What Old Christians Can Offer Young Christians
From Steve Brown’s Key Life Network, where there is more:
I do know the main text for the series and, as I grow old, it has become my daily prayer: “O God, from my youth you have taught me, and I still proclaim your wondrous deeds. So even to old age and gray hairs, O God, do not forsake me, until I proclaim your might to another generation, your power to all those to come” (Psalm 71:17-18).
A number of years ago, I read a book by Henri Nouwen, The Return of the Prodigal Son. It was one of those books God puts into our lives at just the right time. It was so important for me for a number of reasons.
One reason is that it gave me a new attitude toward those who are so angry about something I said. Those comments always include words like “shocked,” “offended,” “insulted,” “upset,” “outraged,” etc. And unless I just ignored it, I usually responded in kind. (“Though I walk through the valley of the shadow of death, I will fear no evil because I’m the meanest preacher in the valley.”) Nouwen helped me see myself as the worst of Pharisees (toward Pharisees) and that my self-righteousness was incredibly self-righteous. The book helped me to become a kinder person.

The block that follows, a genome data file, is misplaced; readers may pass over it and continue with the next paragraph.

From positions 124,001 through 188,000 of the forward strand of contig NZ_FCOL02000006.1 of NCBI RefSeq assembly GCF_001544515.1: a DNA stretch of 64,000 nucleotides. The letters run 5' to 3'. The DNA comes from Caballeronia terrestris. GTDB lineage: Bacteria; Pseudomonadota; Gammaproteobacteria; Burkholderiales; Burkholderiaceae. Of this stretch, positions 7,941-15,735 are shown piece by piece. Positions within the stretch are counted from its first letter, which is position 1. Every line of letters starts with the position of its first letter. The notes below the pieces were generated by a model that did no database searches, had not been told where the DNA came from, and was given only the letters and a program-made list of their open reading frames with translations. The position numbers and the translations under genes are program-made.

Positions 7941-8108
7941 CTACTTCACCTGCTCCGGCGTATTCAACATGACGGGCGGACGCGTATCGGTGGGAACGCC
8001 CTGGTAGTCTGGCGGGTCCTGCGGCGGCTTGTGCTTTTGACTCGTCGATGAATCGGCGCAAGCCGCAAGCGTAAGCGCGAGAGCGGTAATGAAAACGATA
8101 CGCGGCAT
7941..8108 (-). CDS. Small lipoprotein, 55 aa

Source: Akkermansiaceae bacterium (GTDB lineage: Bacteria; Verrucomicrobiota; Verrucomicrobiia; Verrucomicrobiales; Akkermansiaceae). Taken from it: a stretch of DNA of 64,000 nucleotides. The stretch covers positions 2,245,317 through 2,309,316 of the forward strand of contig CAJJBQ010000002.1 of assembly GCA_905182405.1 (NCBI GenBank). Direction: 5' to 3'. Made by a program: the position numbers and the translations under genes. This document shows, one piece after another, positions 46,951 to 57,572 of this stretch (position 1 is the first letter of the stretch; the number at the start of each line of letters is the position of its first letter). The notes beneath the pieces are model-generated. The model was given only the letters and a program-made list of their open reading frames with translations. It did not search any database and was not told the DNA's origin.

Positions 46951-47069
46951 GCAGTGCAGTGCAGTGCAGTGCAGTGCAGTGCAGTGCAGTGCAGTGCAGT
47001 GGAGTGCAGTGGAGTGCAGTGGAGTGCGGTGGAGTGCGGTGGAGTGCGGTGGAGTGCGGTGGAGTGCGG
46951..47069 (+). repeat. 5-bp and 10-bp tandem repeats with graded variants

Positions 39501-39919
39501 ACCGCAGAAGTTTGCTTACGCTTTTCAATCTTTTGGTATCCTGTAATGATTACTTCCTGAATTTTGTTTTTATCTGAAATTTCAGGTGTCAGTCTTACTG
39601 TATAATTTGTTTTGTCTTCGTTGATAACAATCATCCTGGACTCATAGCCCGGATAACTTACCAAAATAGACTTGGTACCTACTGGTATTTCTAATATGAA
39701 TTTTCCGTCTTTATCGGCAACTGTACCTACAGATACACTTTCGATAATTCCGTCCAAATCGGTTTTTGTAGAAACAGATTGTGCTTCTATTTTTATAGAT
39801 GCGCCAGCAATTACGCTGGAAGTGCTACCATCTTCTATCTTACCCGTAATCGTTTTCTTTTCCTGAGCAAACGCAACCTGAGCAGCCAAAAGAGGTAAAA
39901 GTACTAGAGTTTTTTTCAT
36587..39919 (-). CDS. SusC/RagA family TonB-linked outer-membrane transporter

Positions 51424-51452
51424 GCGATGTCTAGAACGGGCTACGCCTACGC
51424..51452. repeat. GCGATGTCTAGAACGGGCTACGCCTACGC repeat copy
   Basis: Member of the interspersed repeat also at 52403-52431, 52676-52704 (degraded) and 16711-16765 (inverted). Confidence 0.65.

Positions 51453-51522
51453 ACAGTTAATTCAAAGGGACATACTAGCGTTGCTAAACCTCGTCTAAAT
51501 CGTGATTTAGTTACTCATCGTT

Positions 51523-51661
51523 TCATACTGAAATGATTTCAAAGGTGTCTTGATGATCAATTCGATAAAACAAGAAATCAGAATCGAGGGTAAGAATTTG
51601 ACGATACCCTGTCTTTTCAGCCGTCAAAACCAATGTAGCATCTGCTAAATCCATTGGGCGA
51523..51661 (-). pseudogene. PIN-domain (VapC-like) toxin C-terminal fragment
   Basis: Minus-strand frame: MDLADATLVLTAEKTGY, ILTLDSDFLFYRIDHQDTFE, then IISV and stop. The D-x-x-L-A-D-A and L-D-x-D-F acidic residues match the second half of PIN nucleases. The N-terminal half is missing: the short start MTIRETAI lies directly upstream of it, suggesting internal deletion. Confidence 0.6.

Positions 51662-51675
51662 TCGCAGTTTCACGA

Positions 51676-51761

In fact, it’s one of the reasons I became such a spiritual giant.
Uh…okay…not that, but at least better and more gentle.
But for the purposes of this seminar I’m working on, Nouwen pointed out that the parable of the prodigal wasn’t just about the sons. It was also about the father and the example he gives to older Christians as we deal with those who are younger. He said that we’re called to give the same grace and love that the father gave to his sons and the same grace and love our Father/God gave to us.
Neither of the sons deserved that grace and love. One was a drunken and greedy womanizer and the other an uptight, judgmental and religious twit. And yet, their father loved them equally. Nouwen said that we old guys should go out and do likewise…and I’m trying.
So as I work on the seminar, I’m thinking about gifts that old guys (“guys” being generic, by the way) should give to young people. I had a long list of those, but have whittled it down to four. (I only have four sessions at the seminar.)
First, there is the gift of forgiven sin and failure. That’s what Paul did in Romans 7 in his confession. He was teaching on the relationship between the law and Gospel, but he did more than that by talking about his own sin and God’s love. He made sure that the people at Rome didn’t worship at the wrong altar, to wit, his altar. I believe that confession of one’s sins is the way we witness to the world. But it’s also the way we encourage one another. When older Christians see the shame and guilt of younger Christians, one of the best things we (in fact, all of us) can do to make a difference is to say, “You don’t know nothin’! Let me tell you about me and, more important, let me tell you about Jesus.”
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